When people are kidnapped in Kirkuk they disappear. Some do return to their families, after large ransoms are paid, while others become the victims of their kidnappers. Bombings are a daily occurrence and no one knows the target of two terrorists that accidently killed themselves assembling a bomb on 11 December.
It is no wonder that the Turkmen community of Kirkuk and other so-called disputed areas are under siege. Many are searching either for a way out or the support at home and abroad needed to sustain their centuries-old communities that, like others, have been rocked by the instability that is only now beginning to ebb away from Iraq.
As many of my colleagues that deal with Iraq have agreed, the European Union has to play a more joined-up and constructive role in Iraq as the United States draws down its forces before exiting completely on 31 December 2011.
To date, I have not seen the signs that this is happening. This sentiment is shared amongst colleagues, civil society, and observers from all manner of backgrounds, party, and experience. The EU’s delegation within Iraq remains woefully small, under-resourced, and under-staffed.
More worrying is the complacent, or at worst disengaged, attitude that seems to characterise the approach to Iraq from the European Commission, and newly formed EEAS. The EU has projected itself as an international actor and has been believed, especially by those that follow it from afar, and in this I include Kirkuk.
Kirkuk reflects many of the gnawing deficiencies within Iraq today. The 2005 constitution has still to be formally adopted, a process for normalising relations between communities remains dormant, and all the while demographic change, dislocation and insecurity is eating away at Turkmen communities, livelihoods and futures as the city’s cultural fabric is eroded bomb by bomb.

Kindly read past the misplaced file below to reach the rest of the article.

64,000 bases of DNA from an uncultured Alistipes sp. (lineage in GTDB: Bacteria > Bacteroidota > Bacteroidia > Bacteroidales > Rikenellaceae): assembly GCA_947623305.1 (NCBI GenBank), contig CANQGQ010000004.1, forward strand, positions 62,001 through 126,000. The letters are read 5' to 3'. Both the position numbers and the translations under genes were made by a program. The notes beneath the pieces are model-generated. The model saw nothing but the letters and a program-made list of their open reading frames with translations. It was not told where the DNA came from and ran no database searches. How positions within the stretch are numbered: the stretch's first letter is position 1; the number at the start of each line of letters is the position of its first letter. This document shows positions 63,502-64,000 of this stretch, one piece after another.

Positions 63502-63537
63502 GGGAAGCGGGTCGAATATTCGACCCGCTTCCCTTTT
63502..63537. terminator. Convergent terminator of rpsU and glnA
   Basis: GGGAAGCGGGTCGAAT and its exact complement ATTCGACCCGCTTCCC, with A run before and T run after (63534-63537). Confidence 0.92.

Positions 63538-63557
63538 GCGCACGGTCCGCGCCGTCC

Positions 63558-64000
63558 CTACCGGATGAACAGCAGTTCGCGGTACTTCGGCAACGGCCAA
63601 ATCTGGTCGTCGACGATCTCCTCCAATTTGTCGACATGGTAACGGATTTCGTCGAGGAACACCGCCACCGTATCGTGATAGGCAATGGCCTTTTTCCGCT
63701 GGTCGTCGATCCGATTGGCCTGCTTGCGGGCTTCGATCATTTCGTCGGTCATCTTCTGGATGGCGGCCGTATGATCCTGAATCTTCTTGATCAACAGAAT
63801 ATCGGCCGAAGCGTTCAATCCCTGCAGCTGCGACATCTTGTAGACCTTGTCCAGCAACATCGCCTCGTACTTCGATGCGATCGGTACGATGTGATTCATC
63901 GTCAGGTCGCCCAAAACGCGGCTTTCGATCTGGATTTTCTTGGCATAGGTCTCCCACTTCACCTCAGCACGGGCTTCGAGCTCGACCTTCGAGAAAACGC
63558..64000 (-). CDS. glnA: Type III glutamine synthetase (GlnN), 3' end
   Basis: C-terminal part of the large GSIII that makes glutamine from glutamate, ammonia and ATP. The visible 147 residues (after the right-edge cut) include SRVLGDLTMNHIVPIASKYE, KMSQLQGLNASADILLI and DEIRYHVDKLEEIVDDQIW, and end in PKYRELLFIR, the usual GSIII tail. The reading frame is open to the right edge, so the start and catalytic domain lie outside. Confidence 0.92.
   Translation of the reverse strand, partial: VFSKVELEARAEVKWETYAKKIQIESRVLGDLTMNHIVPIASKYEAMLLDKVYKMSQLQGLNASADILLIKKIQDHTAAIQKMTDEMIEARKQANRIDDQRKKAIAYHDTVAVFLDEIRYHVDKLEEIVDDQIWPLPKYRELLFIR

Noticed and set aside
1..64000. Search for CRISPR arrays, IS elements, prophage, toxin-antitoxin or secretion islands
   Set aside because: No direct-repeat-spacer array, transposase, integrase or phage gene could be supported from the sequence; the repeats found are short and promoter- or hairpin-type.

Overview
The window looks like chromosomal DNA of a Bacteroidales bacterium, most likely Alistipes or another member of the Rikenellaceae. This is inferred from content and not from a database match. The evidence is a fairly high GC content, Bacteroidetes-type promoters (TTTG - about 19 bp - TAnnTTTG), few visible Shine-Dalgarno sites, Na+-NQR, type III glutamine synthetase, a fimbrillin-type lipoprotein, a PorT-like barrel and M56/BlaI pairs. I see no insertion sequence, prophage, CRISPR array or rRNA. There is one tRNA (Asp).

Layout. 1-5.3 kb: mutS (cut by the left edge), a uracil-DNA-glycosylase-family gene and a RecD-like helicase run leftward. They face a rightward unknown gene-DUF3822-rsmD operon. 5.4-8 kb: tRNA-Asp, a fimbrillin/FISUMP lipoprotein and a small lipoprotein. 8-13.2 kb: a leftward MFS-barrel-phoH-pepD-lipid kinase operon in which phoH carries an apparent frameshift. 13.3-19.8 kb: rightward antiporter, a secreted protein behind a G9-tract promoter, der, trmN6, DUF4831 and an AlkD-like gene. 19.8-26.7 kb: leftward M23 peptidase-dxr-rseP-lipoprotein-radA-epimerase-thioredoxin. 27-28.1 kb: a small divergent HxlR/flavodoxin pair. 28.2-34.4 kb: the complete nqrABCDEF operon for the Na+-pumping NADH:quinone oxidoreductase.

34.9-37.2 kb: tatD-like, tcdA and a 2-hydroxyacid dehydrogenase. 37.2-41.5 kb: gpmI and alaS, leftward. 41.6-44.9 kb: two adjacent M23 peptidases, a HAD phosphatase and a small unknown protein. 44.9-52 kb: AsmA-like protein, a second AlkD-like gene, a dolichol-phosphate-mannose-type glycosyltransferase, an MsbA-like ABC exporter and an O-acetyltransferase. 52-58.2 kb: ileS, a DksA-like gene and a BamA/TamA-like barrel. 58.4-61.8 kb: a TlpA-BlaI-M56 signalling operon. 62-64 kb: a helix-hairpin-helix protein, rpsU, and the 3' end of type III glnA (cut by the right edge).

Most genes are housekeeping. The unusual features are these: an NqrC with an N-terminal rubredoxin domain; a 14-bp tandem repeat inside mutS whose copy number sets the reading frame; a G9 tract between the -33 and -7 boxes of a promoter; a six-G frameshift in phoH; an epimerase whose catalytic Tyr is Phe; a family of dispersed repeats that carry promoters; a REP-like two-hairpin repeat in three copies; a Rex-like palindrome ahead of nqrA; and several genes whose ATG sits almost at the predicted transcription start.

Every week, Turkmen professionals, including much-needed doctors, are leaving after facing death threats, intimidation or discrimination in the workplace. Their children have limited prospects, with little if any tuition in their mother tongue, excluded from state jobs, and with no signs that the thousands of property claims will be resolved soon.
But when the Subcommittee on Human Rights convened on 5 December 2011 it did so with a clear desire – to raise awareness of the situation facing the Turkmen of Iraq and to make the first step in identifying the action that can – and should – be taken to safeguard the future of Iraq’s communities, of which Turkmen are the third largest.
It was a meeting that had been long overdue, and the interest from colleagues and the public was a demonstration of the European Parliament acting in concert with the real interests of policymakers and European citizens.
The message from invited academics was also clear, namely that the situation in Kirkuk is acute and the risks are real. In identifying the dangers, the existing and mostly failed initiatives to solve them, and drawing comparisons I believe we are closer to understanding one of the world’s most complex conflicts.
We cannot pretend that a solution is easy or imminent but we know that time is running out. The coming year will be a time when my colleagues and I intend to support the discussions into community security, property reparations, multi-lingual education, confidence building measures, and parliamentary capacity building needed to help make a solution realisable. The European institutions must be part of this and I hope to bring to their attention the realities facing Turkmen and their neighbours today.
Soon a new year will be dawning for the EU in Iraq, and with this must come resolutions. The EU must resolve to demonstrate its commitment to the people of Iraq as a whole and to the Turkmen in particular. As a community, the Turkmen have been listening to the EU make promises for too long and for almost a decade they have seen nothing. That must change in 2012.